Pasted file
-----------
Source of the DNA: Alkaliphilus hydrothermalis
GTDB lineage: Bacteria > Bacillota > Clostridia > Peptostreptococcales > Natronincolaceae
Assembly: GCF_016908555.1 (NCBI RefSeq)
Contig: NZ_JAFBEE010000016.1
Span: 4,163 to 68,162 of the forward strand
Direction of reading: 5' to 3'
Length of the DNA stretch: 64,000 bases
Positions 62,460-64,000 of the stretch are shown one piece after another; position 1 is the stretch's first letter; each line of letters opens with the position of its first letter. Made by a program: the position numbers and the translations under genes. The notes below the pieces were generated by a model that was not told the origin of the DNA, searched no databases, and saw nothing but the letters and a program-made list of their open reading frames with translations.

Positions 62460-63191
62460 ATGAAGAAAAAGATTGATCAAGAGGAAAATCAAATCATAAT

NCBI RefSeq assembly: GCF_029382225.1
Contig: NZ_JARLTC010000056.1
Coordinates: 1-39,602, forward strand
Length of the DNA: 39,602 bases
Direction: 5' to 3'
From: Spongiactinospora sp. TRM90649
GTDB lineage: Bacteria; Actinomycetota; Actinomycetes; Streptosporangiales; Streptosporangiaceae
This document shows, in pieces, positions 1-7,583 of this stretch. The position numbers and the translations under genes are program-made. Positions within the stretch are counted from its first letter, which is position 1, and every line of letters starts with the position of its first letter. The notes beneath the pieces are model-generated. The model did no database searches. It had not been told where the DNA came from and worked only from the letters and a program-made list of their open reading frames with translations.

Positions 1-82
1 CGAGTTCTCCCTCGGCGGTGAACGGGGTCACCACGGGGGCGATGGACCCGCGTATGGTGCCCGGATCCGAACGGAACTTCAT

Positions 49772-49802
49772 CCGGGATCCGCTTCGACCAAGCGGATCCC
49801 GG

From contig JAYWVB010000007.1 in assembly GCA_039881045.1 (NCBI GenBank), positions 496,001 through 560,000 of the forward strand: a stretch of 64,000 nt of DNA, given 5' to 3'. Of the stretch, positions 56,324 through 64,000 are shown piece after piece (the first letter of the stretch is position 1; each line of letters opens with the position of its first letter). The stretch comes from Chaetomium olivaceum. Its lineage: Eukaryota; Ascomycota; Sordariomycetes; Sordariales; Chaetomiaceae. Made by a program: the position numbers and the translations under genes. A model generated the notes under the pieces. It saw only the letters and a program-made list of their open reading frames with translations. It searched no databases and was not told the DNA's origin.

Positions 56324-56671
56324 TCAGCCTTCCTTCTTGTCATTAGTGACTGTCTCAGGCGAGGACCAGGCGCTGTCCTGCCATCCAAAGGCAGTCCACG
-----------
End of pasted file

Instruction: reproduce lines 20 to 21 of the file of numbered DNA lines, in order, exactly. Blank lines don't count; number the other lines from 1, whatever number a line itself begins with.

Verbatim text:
1 CGAGTTCTCCCTCGGCGGTGAACGGGGTCACCACGGGGGCGATGGACCCGCGTATGGTGCCCGGATCCGAACGGAACTTCAT

Positions 49772-49802